The great thing about Christmas, Garrison Keillor once said, is that it is not about you.

See Ann Althouse if you want to be annoyed at some prat who feels rejected and lonely when people wish her a merry Christmas.

I have retired to the country for a week of quiet, book reading, listening to the fire in the stove hiss and pop, listening to big music, and messing with tractors.

A Merry Christmas to you all, heathens and Christians alike. Be well. Blogging will continue as the spirit moves me.


Yuval Noah Harari debunks everything but himself



Yuval Noah Harari is an Israeli historian who has afflicted us with his know-it-all debunking, in three books: Sapiens, Homo Deus, and 21 Lessons for the 21st century.

I got fed up with Harari after reading Sapiens and my impatience with his doctrines has been clarified by a reading of 21 Lessons for the 21st century.

Basically Harari insists we do not have free will. More importantly, he asserts that all human stories – myths, religions, creeds – are wrong answers. He uses the words “wrong answers” in the same sense as someone who dials the wrong number, or answers “42” to the question, “what is the meaning of life?”.  Instead of political correctness, it is philosophical correctness.

Harari is a gay vegetarian who practices meditation for two hours a day. He is a Buddhist. In that sense, his views are the expression of  what I think is orthodox Buddhism.

The core of his argument is contained in the chapter ‘Meaning’ in 21 Lessons, at page 285.

“While a good story must give me a role and must extend beyond my horizons, it need not be true. A story can be pure fiction, yet provide me with an identity and make me feel that my life has meaning. To the nest of our scientific understanding, none of the thousands of stories different cultures religions, and tribes have invented throughout history is true. They are all just human inventions. If you ask for the true meaning of life and get a story in reply, you know this is the wrong answer. The exact details don’t really matter. Any story is wrong, simply for being a story. The universe just doesn’t work that way.”

Any Christian, Jew or Muslim will tell you, if they have thought about truth and story deeply enough, that the Story they live by is the criterion of truth, that meaning in the world is given by the story, not the story given the meaning by forces extraneous to it. They have different stories and hence constitute different religions, because they link back to different ideas of what story the adherents shall be guided by.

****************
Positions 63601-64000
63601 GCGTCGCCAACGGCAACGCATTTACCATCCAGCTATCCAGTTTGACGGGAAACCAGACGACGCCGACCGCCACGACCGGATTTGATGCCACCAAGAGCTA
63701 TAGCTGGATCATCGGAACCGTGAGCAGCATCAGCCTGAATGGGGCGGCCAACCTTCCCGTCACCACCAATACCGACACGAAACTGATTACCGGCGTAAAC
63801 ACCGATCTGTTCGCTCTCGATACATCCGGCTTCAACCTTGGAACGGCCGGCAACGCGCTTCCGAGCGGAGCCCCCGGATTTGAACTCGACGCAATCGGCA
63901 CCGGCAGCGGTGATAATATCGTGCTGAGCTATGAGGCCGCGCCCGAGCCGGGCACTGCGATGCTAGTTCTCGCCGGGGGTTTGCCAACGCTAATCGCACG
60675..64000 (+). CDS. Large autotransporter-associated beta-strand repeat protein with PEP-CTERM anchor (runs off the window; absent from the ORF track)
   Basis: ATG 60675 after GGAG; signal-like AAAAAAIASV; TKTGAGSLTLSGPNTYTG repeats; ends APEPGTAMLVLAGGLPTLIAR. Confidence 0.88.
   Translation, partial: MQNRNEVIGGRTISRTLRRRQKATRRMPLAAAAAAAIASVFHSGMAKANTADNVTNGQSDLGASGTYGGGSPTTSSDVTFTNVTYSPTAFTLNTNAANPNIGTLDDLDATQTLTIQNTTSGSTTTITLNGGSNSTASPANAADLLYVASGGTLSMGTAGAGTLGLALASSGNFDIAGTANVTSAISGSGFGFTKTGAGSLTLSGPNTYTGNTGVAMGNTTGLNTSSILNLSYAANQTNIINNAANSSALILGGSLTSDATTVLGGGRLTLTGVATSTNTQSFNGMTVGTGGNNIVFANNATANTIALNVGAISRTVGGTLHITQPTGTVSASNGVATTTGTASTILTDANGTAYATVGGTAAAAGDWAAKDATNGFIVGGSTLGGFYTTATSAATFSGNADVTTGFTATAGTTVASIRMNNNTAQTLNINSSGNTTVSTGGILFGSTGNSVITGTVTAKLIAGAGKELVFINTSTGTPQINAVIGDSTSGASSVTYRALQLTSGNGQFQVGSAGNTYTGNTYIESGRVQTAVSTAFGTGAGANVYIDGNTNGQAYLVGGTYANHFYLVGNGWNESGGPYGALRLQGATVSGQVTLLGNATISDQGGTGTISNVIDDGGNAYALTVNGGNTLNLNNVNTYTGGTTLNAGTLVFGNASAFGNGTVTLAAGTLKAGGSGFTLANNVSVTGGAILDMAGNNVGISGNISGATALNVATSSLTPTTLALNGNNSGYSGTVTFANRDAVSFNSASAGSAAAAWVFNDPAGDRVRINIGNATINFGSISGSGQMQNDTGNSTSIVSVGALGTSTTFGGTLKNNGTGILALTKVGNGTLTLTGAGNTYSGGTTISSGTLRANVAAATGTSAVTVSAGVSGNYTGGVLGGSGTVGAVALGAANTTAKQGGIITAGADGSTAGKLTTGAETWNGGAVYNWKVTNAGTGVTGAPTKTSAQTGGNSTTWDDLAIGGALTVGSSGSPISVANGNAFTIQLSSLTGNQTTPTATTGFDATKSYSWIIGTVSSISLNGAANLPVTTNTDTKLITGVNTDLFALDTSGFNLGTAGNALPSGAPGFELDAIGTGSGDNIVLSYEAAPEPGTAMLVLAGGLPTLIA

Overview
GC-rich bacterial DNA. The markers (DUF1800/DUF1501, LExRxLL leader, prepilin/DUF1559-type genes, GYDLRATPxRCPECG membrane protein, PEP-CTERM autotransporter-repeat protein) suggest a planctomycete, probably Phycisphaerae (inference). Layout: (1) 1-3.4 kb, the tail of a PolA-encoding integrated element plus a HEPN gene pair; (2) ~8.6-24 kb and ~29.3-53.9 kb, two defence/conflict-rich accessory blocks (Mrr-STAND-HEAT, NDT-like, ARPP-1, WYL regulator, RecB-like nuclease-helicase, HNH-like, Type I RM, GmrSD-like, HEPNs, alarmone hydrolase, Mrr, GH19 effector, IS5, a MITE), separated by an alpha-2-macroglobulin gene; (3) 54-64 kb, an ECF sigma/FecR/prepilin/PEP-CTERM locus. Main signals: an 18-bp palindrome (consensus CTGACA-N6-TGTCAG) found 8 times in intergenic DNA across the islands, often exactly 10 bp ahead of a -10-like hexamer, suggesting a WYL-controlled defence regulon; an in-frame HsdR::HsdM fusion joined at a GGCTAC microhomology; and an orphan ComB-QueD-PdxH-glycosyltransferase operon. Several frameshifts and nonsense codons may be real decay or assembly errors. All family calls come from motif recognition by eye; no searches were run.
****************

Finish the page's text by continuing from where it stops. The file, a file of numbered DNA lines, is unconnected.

Each religion contains disparate elements, and thus allows for different stories to be told. Try reconciling the Gospel of John with those of Mathew, Mark and Luke, if you need evidence for differing elements in the sacred texts of a major world religion. Religions spring up as new stories are told: think of Islam, Mormonism, Communism, Christianity, and so forth, without end.

Truth is not therefore a proposition, such as 2+2=4, or e=mc², though both are truthful equations.

Harari also disputes the liberal version of storytelling, that it is I who gives meaning to the world. The world has no need of meaning, he says, following the Buddha.

We do not govern our brain, our feelings, or our reactions to our feelings, he says. With that I agree, but he nowhere seems able to get beyond a truly presumptuous arrogance that, because our “truths” are embedded in stories, there is no truth, no meaning, nor need to create a meaning. This may be orthodox Buddhism. I do not know enough about Buddhism to be sure.

If I have no control over my desires, or my urges, I see no way in which to educate myself, my feelings, or my behaviours. Nor can we expect anyone else to effectively influence my behaviours. This idea is immediately refuted by the experience of every child growing up under the influence of parents and educators.

Harari constantly emphasizes our inability to tell the difference between fiction and reality, as if “reality” were itself not a fiction we have invented. I have bad news for Harari: it is all fiction. We change by having new metaphors, and guiding ourselves by them. Reality does not exist outside of our fictions. Our sufferings take place inside our maps of meaning. Some people just have different maps of meaning, but no one, not even Harari, is without his fictions. He thinks his Buddhism has brought him to the place of no fictions. Suffering without a fiction to explain its meaning: that is his remedy for dependence on stories.

Just as you cannot pick up the gross national product with a set of tongs, because they belong to two different orders of being, so you cannot pick up meaning without having the metaphorical instrument by which to apprehend it, which is a story. That is all we have had so far, and even if the stories are illusory in some sense, they are also our proven ways of getting as far as we have, from wandering the Serengeti devouring dead food to running the planet.

He concludes his book with:

“So if you want to know the truth about the universe, about the meaning of life, and about your own identity, the best place to start is by observing suffering and exploring what it is. The answer isn’t a story”.